Nike Premier Cup 2018: "Owner Ranjit Bajaj treats us like his younger brothers," says Minerva Punjab U15 captain Thoiba Singh

Club owner Ranjit Bajaj (far right) has been heavily involved in Minerva Punjab's youth development, believes U-15 captain Thoiba Singh (third from right).
Club owner Ranjit Bajaj (far right) has been heavily involved in Minerva Punjab's youth development, believes U-15 captain Thoiba Singh (third from right).
Soumo Ghosh

Far away from the glitz and glamour of the ISL, an unlikely club which is based in the small township of Panchkula, in Haryana seems to be dominating Indian football at both the senior and the junior levels.

Minerva Punjab are only in their second season in the I-League, but they have shown that they can challenge the traditional “giants”, who have larger resources and fan bases in the football-crazy city of Kolkata.

Currently perched at the top of the I-League, Minerva Punjab are on the verge of becoming the second surprise team in as many seasons to win the competition after Aizawl FC did the same last season.

However, far from the madding crowd of top-division football in India, the Minervans are working their magic in the junior levels as well.

The club’s U-15 side just completed a hat-trick of wins at the Nike Premier Cup, beating DSK Shivajians 4-0 in the final this season.

“We had to work really hard to get here, and I’m so proud of my team today,” said team captain Thoiba Singh. “We are three-time champions, that says a lot about the club’s progress.”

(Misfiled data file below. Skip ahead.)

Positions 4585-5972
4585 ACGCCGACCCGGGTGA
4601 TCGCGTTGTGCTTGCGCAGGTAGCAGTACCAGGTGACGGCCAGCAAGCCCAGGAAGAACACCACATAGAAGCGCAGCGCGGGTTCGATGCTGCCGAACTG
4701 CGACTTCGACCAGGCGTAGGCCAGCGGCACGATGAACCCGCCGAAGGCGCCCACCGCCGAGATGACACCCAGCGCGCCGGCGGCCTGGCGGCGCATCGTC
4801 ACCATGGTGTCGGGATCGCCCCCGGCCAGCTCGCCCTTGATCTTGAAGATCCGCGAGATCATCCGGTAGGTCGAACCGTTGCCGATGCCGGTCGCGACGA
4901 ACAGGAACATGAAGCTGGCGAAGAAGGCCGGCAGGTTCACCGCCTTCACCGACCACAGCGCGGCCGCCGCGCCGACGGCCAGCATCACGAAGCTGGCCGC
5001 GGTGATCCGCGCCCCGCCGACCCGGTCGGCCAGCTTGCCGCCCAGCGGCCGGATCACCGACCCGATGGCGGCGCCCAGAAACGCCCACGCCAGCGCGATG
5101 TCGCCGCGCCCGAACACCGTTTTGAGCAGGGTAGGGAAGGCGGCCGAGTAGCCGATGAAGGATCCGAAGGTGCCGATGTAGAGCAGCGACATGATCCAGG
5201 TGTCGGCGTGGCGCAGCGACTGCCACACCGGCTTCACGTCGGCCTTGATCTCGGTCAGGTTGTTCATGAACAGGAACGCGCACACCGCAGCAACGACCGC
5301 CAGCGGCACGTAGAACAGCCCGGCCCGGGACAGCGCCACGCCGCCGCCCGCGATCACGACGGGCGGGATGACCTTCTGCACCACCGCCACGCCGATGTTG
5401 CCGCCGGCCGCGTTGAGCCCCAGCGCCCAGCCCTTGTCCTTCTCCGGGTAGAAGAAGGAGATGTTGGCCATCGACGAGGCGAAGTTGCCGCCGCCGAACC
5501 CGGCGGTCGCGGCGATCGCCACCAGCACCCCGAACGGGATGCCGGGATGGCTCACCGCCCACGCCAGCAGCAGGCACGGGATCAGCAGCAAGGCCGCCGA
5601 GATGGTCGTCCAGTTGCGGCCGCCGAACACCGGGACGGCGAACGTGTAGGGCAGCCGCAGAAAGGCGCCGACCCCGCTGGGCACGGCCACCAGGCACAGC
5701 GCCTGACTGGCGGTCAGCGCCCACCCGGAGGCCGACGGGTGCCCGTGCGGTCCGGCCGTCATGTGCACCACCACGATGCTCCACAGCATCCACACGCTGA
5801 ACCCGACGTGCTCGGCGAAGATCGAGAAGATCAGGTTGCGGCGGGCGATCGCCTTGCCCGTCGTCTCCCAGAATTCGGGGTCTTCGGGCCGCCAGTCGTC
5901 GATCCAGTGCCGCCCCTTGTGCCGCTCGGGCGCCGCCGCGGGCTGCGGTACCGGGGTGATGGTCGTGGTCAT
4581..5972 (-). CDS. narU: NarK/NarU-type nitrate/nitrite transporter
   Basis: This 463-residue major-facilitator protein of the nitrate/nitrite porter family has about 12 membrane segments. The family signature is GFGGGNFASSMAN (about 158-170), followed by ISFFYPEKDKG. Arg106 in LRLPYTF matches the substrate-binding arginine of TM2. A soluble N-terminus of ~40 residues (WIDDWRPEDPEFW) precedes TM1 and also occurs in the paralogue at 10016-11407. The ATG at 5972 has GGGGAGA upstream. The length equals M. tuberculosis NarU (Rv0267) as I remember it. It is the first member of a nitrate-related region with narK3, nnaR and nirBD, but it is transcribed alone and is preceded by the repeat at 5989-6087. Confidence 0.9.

Hailing from Manipur, Thoiba has been at the club for three years already and seems to be developing into the star centre-back that India needs.

In fact, despite being a centre-back, Thoiba, who idolises Real Madrid captain Sergio Ramos, has ended the tournament as the top scorer.

The Minerva U-15 skipper was all praises for his club, saying that the junior players are given some of the best facilities in the country; they also get to learn a lot from the foreign coaches.

There is so much emphasis on youth development at the club that even owner Ranjit Bajaj comes down to interact with the players, who are said to be treated more like his younger brothers.

“He (Bajaj) motivates us a lot. He comes to speak to us before the match, talks to all of us,” says Thoiba. “He even scolds us when we don’t play according to the plan. He basically treats us all like his younger brother.”

Concentration on talent in the lower levels has certainly helped Minerva in the top division, where all their hard work seems to be bearing the fruits.

India’s U-17 football stars like Jeakson Singh and Nongdamba Naorem, who had impressed a lot during the U-17 World Cup last year, have emerged this little club from the northern parts of India.

Will Thoiba also go on to become one of the Indian football stars in the future? Well, while that remains to be seen, this promising youngster is already looking to improve himself, as he aims to make it to one of the junior national team camps next.

Edited by Soumo Ghosh


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